Seeing a performance, lecture or assembly will look a whole lot brighter at Glen Cove High School and Finley Middle School. That’s due to the new lighting fixtures that will soon be installed there, thanks to a grant secured by Assemblyman Charles Lavine.
The current light rigging has created challenges for the production of the district’s plays. And on at least one occasion the aging system could have led to student performers being hurt.
Lavine said that he was first made aware of the high school’s need for a new rigging system after his wife, a former Glen Cove teacher, told him that the lights had fallen onto the stage on April 9. Fortunately, the students from the high school drama program had just completed their rehearsal of Les Misérables so no one was hurt. Viktor Tymchynyuk, the district’s facilities director, said the stage did not sustain any damage either.
In the days that followed Lavine went to the high school to access the situation. He spoke with district officials committing to provide a $250,000 grant for replacement lighting in both the high school and at Finley, where the auditorium has been in need of new lighting for years.
“It’s been years since the Glen Cove community has been able to invest in capital expenditures for the school buildings themselves,” he said. “I’ve always supported spending to maintain and protect our public assets, and our school buildings are our public assets.”
Due to the incident in the high school auditorium, the performances of Les Misérables, originally scheduled for April 12 and 13 were cancelled. However, the district was able to improve parts of the current rigging over spring break, and now the performances have been rescheduled to May 2 and 3.
Superintendent Dr. Maria Rianna said more extensive upgrades would take place in both schools over the summer.
As the director of both the high school’s choral and drama programs, Ed Norris has spent a great deal of time in the GCHS auditorium over his 17 years with the district. He described the collapse of the lighting fixture as a “really scary situation,” and said that it could not have been predicted. The collapse, he said, resulted from an aged system, not defective rigging.
When Norris heard of Lavine’s grant he spoke to the assemblyman directly to thank him. “To know that someone like [Assemblyman] Lavine cares like he does, it’s inspiring,” Norris said. “We’re just so grateful that he’s a supporter of the program and most importantly, of our children [and] of our future.”
Christopher Moll, the director of Jazz Hands Children’s Theatre and the advisor for the Finley Middle School Drama Program, both of which use the Finley auditorium, said that a new lighting system has been needed since he first arrived in 2015. The two biggest problems with the auditorium, he said, are the dimmer switches and the rigging. According to Moll, most of Finley’s dimmer switches — which control the directions in which the lights face — simply do not work. And the rigging, which holds everything up, is outdated, and much like the high school’s is prone to collapse due to age.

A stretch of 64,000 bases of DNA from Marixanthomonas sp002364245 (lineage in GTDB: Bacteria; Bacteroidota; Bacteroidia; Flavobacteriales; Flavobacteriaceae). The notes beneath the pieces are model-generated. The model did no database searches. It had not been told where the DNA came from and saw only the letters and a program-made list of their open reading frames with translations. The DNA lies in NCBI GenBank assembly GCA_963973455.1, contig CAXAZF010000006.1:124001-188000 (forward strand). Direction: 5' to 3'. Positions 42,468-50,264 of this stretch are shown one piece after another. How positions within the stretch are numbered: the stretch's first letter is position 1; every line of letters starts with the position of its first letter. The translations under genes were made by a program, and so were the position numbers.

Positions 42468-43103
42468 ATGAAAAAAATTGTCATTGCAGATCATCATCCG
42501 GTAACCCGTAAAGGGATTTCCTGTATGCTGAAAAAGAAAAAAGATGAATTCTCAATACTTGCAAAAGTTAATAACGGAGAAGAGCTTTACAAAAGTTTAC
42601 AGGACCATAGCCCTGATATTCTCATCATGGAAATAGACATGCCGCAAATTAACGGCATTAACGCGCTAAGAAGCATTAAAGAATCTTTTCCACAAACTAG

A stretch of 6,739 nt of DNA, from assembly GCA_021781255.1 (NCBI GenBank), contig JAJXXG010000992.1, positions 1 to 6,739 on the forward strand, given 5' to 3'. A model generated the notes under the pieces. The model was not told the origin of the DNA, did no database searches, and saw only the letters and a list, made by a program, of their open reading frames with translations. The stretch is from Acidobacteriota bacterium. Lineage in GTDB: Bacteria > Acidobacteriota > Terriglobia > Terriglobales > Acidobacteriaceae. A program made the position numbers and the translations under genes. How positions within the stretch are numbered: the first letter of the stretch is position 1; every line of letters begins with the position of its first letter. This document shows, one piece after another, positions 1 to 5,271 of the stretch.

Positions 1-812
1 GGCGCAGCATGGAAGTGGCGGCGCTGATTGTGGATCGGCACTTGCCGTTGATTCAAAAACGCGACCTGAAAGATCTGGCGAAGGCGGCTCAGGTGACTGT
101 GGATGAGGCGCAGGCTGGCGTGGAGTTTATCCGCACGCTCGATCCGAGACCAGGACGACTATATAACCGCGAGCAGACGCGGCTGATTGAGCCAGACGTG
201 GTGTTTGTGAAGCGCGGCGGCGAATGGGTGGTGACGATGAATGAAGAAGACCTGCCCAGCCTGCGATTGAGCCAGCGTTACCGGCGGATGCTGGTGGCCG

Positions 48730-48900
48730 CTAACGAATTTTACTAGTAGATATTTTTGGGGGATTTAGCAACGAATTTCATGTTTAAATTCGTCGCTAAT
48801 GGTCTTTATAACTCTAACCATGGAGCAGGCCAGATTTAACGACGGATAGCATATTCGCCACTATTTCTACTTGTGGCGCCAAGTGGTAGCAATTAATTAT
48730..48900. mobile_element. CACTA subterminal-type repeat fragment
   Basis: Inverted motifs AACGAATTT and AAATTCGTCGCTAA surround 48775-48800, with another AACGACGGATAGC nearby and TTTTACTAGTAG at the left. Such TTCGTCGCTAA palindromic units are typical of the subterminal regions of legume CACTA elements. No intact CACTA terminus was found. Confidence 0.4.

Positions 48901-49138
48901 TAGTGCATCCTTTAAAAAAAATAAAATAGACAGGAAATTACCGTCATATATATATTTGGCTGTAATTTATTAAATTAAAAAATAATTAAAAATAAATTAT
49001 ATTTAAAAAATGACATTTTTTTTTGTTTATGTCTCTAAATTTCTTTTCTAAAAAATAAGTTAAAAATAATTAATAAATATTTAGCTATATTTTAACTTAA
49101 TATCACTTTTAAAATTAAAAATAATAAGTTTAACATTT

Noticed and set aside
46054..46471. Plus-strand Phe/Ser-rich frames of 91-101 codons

Moll said that he is pleased with Lavine’s grant not only as a director who utilizes Finley’s auditorium, but also as a father of a student who attends the middle school. “It’s amazing that he cares about our schools and recognizes the need and the issues with the old equipment,” Moll said. “Someone’s looking out for us.”
Rianna said she appreciates Lavine’s support for the district. “[He] continues to care for the welfare of all the faculty and our students and continues to support the work that is being done here,” she added.
Beyond the safety that comes along with the new lighting equipment, both Norris and Moll said they are excited to be able to put on bigger and better shows. “To have a completely new facility . . . it gives us so much more that we can do with our productions in terms of the lighting and the technology,” said Norris. “We can really use all of the technology that we have in the room right now.”
Moll said the poor lighting has required that he rent lights for his shows, which takes money out of his budget. Now, he said, the program can use that money for better sets and costumes, as well as a much wider range of possibilities for the lighting. Not having to worry as much about the lighting will also provide opportunities for the 25 students on the crew to develop a wider range of production abilities.
“To have a lighting system that’s more advanced, they’ll have more of an opportunity to learn those skills,” Moll said.
Lavine said there were several things that contributed to his decision to provide the district with this grant, although one takes precedence above the rest.
“First and foremost, we need to protect the lives and the safety of our children,” he said. “That’s the most solemn responsibility of anyone in elected office, whether they are elected to a state legislature, a city council or a Board of Education.”
Lavine also explained that he hopes the people of Glen Cove will understand the importance of investing in public assets such as public schools. Our future depends on these schools, he said, and, “If we fail to invest in the future, we will lose everything.”